Home to more than 127 million people, Japan is a regional corporate and financial hub, and one of the fastest evolving digital markets in the world: thirteen Japanese companies figured on this year’s Thomson Reuters 100 world-leading technology company list.
As our readers will know, such a society needs a robust digital infrastructure.
Japan has a notoriously insular approach to business and digital service provisioning, while its real estate prices and energy costs are among the highest on the planet; there is also a shortage of leasable dark fiber. The collection of islands is subject to frequent cataclysmic natural disasters that - as we have witnessed with horror in recent weeks - all too often ravage its cities.
How does one navigate the data center landscape in such a seemingly adverse environment?
In an attempt to answer this question, we spoke to Jabez Tan, head of research for the data center and cloud market at Structure Research, a Canadian market analysis provider specializing in digital infrastructure.
All in one
Structure recently published an analysis of the data center markets in, where most of the country’s activity is concentrated.
The Japanese data center market is unique in that it has traditionally been dominated by systems integrators like Fujitsu, Hitachi, Mitsubishi Electric and NEC.
These giants exist because Japanese companies want a “one-stop shop for their IT services,” preferring a single vendor with a broad portfolio to having to provision each service individually.
Systems integrators have been safe from foreign competition because, until recently, language and cultural barriers stood in the way of exchanges between international and domestic companies.
And until cloud providers began dominating the data center service industry globally, they had no incentive to change, explained Quy Nguyen, VP for global accounts and solutions at Colt DCS - a service provider which broke into the Japanese market in 2014, through the acquisition of local colocation and dark fiber provider KVH: “Many of them were making their money hosting private solutions; it’s a highly profitable business.”
But resting on their laurels is no longer an option; change is afoot. As the market matures, companies are becoming “more savvy and more educated in the way they deploy IT architectures and the way they procure IT,” Tan said.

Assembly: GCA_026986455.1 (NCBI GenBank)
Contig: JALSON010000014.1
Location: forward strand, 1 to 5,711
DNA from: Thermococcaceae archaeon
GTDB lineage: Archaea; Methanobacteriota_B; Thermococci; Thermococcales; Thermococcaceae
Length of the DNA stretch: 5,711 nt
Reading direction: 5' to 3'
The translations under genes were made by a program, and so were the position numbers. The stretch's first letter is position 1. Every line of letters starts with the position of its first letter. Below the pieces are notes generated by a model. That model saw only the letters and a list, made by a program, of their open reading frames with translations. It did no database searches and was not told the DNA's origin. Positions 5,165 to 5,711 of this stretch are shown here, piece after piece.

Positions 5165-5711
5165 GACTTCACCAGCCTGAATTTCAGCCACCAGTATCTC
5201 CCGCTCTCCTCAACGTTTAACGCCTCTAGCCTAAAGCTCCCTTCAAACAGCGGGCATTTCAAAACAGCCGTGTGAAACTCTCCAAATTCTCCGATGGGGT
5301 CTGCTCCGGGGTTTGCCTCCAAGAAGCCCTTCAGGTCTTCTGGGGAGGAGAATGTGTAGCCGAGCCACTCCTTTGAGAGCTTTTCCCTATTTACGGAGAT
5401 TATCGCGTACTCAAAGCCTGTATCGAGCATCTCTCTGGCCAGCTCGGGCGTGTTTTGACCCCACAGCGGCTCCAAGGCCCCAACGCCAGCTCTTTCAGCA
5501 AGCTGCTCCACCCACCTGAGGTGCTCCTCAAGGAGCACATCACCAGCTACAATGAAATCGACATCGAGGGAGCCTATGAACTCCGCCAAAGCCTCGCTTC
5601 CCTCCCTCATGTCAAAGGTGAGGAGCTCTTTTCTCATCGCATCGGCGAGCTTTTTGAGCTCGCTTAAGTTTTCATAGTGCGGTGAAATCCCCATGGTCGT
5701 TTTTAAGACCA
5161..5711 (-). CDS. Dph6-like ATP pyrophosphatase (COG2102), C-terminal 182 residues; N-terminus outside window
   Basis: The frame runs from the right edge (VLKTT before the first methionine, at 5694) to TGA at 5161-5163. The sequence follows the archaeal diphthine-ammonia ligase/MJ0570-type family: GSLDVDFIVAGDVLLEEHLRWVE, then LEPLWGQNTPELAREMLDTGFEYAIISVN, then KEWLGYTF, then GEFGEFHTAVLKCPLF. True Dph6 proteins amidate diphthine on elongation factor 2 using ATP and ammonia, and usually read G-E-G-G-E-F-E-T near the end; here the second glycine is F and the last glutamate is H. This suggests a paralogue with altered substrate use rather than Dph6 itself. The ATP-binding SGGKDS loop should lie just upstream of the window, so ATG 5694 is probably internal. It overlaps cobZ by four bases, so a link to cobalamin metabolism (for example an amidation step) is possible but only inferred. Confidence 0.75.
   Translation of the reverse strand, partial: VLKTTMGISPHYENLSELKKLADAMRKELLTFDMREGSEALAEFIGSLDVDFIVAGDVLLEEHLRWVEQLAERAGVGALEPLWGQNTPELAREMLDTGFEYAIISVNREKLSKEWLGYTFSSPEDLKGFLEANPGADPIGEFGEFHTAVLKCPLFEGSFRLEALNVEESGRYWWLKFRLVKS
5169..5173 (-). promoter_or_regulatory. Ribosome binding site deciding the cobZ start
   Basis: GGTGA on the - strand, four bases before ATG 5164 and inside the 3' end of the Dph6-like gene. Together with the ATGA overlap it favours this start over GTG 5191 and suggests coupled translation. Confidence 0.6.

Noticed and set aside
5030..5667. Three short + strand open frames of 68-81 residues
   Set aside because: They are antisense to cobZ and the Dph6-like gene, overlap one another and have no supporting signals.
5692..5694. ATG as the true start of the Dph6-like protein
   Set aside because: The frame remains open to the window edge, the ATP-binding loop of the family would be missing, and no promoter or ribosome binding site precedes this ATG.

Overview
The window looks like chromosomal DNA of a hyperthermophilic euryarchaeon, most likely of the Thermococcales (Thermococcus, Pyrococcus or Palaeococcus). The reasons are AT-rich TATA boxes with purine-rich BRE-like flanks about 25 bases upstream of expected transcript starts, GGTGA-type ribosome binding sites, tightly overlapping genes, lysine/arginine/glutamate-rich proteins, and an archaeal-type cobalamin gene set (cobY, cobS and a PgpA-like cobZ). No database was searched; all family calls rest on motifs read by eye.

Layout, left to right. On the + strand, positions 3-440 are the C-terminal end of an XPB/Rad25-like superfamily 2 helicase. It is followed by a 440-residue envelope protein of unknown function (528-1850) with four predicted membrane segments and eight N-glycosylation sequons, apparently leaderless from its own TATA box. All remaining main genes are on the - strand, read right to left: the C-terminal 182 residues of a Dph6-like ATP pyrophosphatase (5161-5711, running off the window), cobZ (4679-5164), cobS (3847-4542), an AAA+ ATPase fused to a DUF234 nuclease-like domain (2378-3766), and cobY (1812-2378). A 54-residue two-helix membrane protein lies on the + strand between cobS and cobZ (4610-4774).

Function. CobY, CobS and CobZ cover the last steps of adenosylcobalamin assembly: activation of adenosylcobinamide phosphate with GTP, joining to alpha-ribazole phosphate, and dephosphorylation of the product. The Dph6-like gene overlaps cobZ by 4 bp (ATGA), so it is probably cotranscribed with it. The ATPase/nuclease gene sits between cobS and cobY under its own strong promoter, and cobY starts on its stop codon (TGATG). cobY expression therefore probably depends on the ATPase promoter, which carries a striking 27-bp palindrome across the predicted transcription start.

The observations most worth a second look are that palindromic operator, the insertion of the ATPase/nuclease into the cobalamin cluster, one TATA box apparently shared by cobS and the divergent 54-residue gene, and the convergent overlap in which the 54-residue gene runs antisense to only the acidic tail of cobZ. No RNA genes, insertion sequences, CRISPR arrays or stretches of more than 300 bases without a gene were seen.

They will perhaps learn from the massive colocation player Equinix - another foreign company which now brings in more than 15 percent of all of Tokyo’s colocation revenue, and is in the process of building a $70 million data center in the city, its eleventh in the Japanese capital.
With a mix of colocation, public cloud, and interconnection services in its facilities, Equinix allows customers to define their needs on a seasonal basis, offering more flexibility than any system integrator could.
Tan believes this will force some of the traditional local players to adapt and start offering more managed cloud services to their customers.
NTT, for example, recently merged its Dimension Data and NTT Communications subsidiaries, precisely to “form a more targeted entity to go after this kind of cloud opportunity,” he said.
For Nguyen, reluctance to change is part of Japan’s cultural fabric, and doesn’t necessarily mean that the local market won’t catch up with its international counterparts in due course.
“Japan has always been this way. They’re sometimes slow to jump on a trend, but once they do, it’s like a herd mentality.”
And, he ventured, “I think that’s what we’re seeing now: There’s no more perceived negativity on cloud services, security issues and such have been addressed and all the barriers have been removed.”
Others, like Digital Realty, have found their success not through acquisitions, but by teaming up with systems integrators: The colocation giant’s $1.8bn joint venture with Mitsubishi, MC Digital Realty, already accounts for more than three percent of Tokyo’s colocation market and seven percent of Osaka’s, in terms of IT load capacity. Promising to bring at least ten new data centers online, both of the venture’s participants stand to gain a lot from the country’s booming data center market.
Another thing that makes Japan’s data center landscape stand out is that facilities here must be built to endure typhoons, earthquakes, tsunamis and tropical storms.
Somewhat counterintuitively, the high likelihood of natural disasters has not dissuaded companies from entering the market, and was identified by Structure as having an encouraging effect: after the 2011 disaster, companies anxious to ensure their own business continuity caused a spike in demand for local data center services.